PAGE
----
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Spring Foliage for Cut Flowers in North Texas

Updated: Jan 11, 2023

Almost two years ago I posted about foliage and thought it was about time for an update. This post I'm focusing on Spring foliage from January through May. Foliage is such a key component of flower design. The green in foliage is the perfect frame for making colors pop. Layered foliage adds texture, dimension, and interest and is like a great matte+frame that makes the whole picture stunning.


As we all discovered, weather in January and February in North Texas is a roller-coaster. If you want great foliage in these late winter months, there's a handful of plants you can grow outside. You can also go the extra step of growing in pots. You'll need a place to protect them from freeze: a greenhouse or a spot in your garage where you can move them when those temperatures dip. If your garage is separate from your house, it could also freeze so you designate a spot in your laundry room, dining room, side bathroom, really anywhere with some protective warmth that you're willing to sacrifice for foliage :)

Outdoor: Lavender, boxwood, holly, eleagnus and other evergreens like English Ivy. Dusty Miller survives frosts fine but can sometimes be a little beat-up in late winter. Privet is invasion so please don't plant it but if you happen to have some privet in your hedge, cut the stems for early foliage. In early February - branches can be brought in for forcing: quince and forsythia especially.

Indoor: my potted scented geraniums are my go-to for early foliage. In October, I prune them back and dig them out of the ground (they cannot freeze). Reasonable light and watering keeps them growing and by January, I usually have a lovely amount to cut from.

Jan: anemones and scented geranium

Feb: Daffodils and Lavender


Depending on the weather, some many shrubs begin to leaf out during a warm late January spell and are then killed by a February freeze. This means early March is pretty sparse on foliage as woody bushes struggle to re-leaf. Cerinthe (honeywort) is a hardy annual that blooms early and is easily seeded straight into the ground in December. Hardy and fuss free, it typically survives frosts without cover (a polar vortex might be too much for it) and begins to bloom early March. Think outside the box for other sources of green - just budded Snapdragons and leafy Star Scabiosa are cuts I take for green pops when everything outside is still waking up.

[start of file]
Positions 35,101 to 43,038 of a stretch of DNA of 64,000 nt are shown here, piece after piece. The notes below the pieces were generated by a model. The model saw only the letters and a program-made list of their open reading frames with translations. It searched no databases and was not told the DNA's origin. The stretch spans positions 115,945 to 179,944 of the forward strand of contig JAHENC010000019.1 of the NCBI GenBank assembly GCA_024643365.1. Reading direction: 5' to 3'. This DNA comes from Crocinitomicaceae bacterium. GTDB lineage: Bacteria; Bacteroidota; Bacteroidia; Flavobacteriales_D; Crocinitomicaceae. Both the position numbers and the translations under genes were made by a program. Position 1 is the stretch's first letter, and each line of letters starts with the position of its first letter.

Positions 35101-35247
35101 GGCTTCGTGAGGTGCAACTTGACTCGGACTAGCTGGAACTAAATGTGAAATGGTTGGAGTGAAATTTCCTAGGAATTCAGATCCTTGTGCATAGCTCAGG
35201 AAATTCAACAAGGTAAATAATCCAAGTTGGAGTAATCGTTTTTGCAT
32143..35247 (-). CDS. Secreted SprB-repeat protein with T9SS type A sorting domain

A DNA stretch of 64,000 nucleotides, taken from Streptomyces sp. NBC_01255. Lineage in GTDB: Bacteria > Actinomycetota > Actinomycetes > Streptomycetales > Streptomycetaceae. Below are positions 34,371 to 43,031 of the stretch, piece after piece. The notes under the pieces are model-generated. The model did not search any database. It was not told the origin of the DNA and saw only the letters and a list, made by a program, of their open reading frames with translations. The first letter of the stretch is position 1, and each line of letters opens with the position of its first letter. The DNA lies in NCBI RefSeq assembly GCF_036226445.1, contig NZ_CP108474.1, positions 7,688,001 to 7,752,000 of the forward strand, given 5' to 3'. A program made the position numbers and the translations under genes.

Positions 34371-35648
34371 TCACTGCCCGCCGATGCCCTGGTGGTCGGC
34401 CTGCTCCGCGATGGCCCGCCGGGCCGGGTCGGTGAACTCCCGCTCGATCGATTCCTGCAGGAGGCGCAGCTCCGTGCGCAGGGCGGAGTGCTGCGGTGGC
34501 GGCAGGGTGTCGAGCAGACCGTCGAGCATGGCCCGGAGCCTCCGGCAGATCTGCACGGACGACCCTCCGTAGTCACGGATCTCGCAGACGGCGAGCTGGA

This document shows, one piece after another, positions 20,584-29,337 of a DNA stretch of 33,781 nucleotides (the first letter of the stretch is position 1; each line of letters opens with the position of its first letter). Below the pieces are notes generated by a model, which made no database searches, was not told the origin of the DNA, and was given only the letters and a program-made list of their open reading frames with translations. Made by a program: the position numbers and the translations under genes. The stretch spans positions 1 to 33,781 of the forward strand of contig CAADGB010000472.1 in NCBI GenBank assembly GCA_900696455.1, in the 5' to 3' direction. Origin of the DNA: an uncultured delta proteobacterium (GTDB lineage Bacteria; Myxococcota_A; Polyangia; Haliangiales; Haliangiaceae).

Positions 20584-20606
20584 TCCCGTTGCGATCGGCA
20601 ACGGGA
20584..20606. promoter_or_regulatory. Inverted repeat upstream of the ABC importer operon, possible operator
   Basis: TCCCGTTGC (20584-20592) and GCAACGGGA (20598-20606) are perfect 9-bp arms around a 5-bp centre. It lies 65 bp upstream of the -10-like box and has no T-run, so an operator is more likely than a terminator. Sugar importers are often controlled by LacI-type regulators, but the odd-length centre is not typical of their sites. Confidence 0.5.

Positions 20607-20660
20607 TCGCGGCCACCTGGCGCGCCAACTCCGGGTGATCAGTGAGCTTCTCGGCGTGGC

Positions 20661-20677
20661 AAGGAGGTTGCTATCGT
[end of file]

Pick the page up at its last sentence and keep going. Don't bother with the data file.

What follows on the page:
Early March: star scabiosa foliage and cerinthe.

By mid March (later if a polar vortex has hit) the woody shrubs like spirea, blueberries and blackberries, viburnum, abelia, and nandina have leafed out enough to cut from. Flowering peach, plum, and redbud trees are perfectly in bud and ready to use. In non-polar vortex years, it's possible to have a mid-March foliage haul of forsynthia, spirea, eleagnus, nandina, fava bean foliage, english ivy, sage, Indian Hawthorne branches, and dusty miller as shown below.

A mid-March foliage haul


In a strange twist of events, I find that early April tends to be a bit sparse on the foliage. My go-to foliage is the blackberry and abelia bushes. They continue to crank out the leaves while the rest of the woody shrubs move on. Cerinthe also gives me a great flush and we use that extensively. My Sage is usually usable and I cave to cutting from the privet hedge. Still green dianthus and budded snapdragons are usable as well.

Virbunum, Cerinth and budded snapdragons for green!

Mid-to-late April brings me one of my all-time favorite foliage: bupleurum. I can truly never have enough of it's wild-looking form, tiny yellow flowers and perfectly chartreuse-colored leaves. I only have 12 rows to grow in but bupleurum gets an entire row! Airy nigella makes a wonderful foliage and orlaya and cress are also blooming around this time.

Bupleurum makes the poppies and peonies pop!


If our spring has been mild, early May could still have some nigella and bupleurum side shoots for use. My blackberry bushes are still cranking out the foliage (they are my favorite!) and by mid-May statice and yarrow have arrived and I loosely categorize them as foliage :) Salivas, clary sage, ammi, and my alba baptisia are also ready. Clematis and honeysuckle vines are plentiful as well. If you have shade, heuchera leaves are perfect for vase arrangements and a well-watered sword fern is wonderful if properly hydrated and conditioned.

bouquets loaded with alba baptisia

I hope this lists has proven insightful. A strong foliage foundation is best accomplished using a mix of trees, shrubs, perennials and hardy annuals. Think outside the box with thoughtful foraging and use green buds, pods, or leaves from not-yet-flowering plants (hello ferny cosmos) While technically it's own group, ornamental grasses can also add texture and a pop of green. Always vase-test something you're unsure about before sending it out to a customer!

For summer there's a whole new set of foliages to use: gomphrena, hydrangea paniculata, oregano, basil, feverfew, pokeweed, plectranthus, various mints and others. Autumn brings Eucalyptus (finally!!), green sedums, Mahogany splendor, cosmos ferns, amaranthus leaves and often a second flush of salvias and herbs. I'll write another blog post about those when I have a moment (so much Spring seeding to be done!)

Happy Growing!

Sarah Jo

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